At work there is a monthly puzzler.

“Design a robot that can pick up all 9 apples arranged on a 3 by 3 rectangular grid, and spaced 1m apart. The robot parts they have are faulty. The robot can only turn three times”

I think the intent of the puzzle is that the robot can drive in forward and reverse, but only actually turn 3 times. It’s not very hard to do by hand. I decided to take a crack at this one using Z3 for funzies. Z3 is an SMT solver. It is capable of solving a interesting wide variety of problems.

I interpret this as “find 4 lines that touch all points in the grid, such that each subsequent line intersects.”

It is fairly easy to directly translate this into a Z3 model.

from z3 import *
import matplotlib.pyplot as plt
import numpy as np
s = Solver()

linenum = 4

def linepoint(l,p): #line point product. Is zero if point is on line
return l*p + l*p + l

lines = [[Real(s + str(i)) for s in ('a','b','c')] for i in range(linenum)]

applepoints = [(x,y) for x in range(5) for y in range(3)]
turnpoints = [[Real(s + str(i)) for s in ('x','y')] for i in range(linenum-1)]

for pt in applepoints:  #Every point needs to be touched by one line

for l in lines: #Exclude invalid lines (all zeros)
s.add(Or([a != 0 for a in l]))

for i in range(linenum-1): #Consecutive lines intersect (aren't parallel). There are other ways of doing this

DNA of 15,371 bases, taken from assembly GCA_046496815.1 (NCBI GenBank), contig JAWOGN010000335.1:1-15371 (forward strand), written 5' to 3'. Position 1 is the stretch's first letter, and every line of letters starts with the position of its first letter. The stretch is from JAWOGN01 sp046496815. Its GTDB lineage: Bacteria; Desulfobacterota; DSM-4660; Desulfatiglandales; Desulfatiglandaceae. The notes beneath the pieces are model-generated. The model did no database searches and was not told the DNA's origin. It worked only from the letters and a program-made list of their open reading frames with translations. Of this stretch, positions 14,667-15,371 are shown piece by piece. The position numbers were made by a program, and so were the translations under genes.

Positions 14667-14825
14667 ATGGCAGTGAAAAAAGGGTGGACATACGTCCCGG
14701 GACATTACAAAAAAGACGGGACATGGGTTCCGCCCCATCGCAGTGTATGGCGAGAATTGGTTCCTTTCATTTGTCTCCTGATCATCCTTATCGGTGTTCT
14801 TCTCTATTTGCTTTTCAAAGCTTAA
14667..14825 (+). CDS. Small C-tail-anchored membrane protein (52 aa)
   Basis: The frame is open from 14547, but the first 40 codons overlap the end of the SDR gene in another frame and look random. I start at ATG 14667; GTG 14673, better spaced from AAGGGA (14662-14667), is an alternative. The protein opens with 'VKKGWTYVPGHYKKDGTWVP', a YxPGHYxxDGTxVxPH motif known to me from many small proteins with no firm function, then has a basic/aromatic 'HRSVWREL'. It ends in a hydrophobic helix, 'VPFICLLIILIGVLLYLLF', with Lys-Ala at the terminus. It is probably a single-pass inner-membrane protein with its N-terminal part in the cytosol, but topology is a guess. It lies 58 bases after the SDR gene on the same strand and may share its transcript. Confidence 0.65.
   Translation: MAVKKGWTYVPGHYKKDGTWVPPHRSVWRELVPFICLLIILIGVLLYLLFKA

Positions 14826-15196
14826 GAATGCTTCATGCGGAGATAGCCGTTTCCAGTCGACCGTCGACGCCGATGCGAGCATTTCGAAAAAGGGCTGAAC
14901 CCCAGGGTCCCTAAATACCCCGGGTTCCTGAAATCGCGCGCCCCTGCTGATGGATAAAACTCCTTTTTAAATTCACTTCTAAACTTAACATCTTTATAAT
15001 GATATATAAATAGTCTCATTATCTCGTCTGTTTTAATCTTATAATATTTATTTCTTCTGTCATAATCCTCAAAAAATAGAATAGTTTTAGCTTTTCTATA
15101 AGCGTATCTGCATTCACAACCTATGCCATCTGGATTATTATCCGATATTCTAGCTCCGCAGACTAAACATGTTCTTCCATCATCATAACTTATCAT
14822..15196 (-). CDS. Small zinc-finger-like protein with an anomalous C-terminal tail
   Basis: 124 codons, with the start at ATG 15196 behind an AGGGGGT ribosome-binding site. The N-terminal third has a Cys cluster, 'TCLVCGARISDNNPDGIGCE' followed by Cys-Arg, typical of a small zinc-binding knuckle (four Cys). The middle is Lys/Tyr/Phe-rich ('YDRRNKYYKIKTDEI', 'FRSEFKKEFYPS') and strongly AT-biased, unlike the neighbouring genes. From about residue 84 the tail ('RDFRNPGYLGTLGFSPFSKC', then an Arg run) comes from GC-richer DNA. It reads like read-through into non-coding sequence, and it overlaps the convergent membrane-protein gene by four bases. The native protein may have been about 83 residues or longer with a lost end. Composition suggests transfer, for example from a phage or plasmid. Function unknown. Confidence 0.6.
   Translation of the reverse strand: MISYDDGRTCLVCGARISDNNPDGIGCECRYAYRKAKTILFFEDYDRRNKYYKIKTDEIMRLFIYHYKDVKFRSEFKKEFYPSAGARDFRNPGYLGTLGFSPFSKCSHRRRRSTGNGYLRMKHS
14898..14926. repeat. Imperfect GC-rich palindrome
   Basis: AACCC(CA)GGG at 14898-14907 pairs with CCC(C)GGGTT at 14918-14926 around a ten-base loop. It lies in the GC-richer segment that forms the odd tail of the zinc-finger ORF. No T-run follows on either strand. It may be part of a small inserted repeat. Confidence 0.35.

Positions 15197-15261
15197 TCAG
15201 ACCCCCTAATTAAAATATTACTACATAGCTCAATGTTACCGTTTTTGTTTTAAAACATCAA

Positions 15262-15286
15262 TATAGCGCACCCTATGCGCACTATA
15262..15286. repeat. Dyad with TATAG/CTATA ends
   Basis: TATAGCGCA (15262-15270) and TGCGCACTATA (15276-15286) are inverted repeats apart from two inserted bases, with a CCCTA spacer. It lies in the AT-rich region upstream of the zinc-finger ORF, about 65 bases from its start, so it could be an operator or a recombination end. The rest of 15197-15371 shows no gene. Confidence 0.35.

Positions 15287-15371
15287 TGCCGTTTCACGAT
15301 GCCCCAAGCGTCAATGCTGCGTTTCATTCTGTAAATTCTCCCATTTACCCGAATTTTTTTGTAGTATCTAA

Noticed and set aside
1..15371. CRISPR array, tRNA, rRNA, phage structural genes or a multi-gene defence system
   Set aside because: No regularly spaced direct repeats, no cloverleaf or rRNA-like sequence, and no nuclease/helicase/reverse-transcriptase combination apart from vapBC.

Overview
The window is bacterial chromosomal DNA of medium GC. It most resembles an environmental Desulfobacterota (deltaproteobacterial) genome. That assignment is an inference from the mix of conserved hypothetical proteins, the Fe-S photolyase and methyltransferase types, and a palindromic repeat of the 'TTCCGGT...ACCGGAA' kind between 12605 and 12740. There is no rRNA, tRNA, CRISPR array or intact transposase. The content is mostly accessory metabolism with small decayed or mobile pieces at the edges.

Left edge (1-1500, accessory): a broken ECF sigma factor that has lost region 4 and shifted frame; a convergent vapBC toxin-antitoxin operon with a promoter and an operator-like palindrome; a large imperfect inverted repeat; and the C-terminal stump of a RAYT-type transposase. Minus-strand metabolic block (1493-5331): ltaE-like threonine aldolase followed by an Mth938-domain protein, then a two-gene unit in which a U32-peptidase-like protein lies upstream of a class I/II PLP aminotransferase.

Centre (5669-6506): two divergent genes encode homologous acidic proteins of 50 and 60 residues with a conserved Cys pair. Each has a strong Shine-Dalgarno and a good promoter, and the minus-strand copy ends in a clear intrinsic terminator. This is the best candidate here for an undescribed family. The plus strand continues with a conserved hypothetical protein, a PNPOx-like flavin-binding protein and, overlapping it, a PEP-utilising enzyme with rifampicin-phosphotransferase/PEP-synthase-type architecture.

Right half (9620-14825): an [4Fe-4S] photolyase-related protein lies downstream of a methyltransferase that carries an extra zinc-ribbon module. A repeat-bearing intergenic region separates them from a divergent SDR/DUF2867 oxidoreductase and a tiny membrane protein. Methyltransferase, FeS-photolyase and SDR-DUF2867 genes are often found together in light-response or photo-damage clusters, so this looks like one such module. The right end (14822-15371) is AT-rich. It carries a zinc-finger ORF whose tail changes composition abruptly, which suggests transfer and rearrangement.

def convert(x):
if is_int_value(x):
return x.as_long()
elif is_rational_value(x):
return x.numerator_as_long()/x.denominator_as_long()
elif is_algebraic_value(x):
return convert(x.approx(7))

print(s.check())

m = s.model()
#print("x = %s" % m[x])

#print "traversing model..."
for d in m.decls():
print("%s = %s" % (d.name(), m[d]))

#nplines = np.array([[m[a].numerator_as_long()/m[a].denominator_as_long() for a in l] for l in lines])
nplines = np.array([[convert(m[a]) for a in l] for l in lines])

#xs = np.random.randn(2,3)
#xs = np.

print(nplines)
for l in nplines:
pts = []
for j in [-1,1]:
# We can use Z3 to draw a nice set of lines too
opt = Optimize()
x, y = Reals('x y')
opt.add([0 <=  x, x <= 2, 0 <= y, y <= 2])
opt.add(l * x + l*y + l == 0)
opt.minimize(j*0.453 * x + j*0.3234 * y) # random objective direction hopefully not perpendicular to a line
print(opt.check())
m = opt.model()
pts.append([convert(m[x]), convert(m[y])])
print(l)
pts = np.array(pts).T
plt.plot(pts[0,:], pts[1,:])
plt.show() Another interesting approach might be to note that the points are described by the set of equations $x*(x-1)*(x-2)=0$ and $y*(y-1)*(y-2)=0$ . I think we could then possibly use methods of nonlinear algebra (Groebner bases) to find the lines. Roughly an ideal containment question? Don’t have this one fully thought out yet. I think z3 might be doing something like this behind the scenes.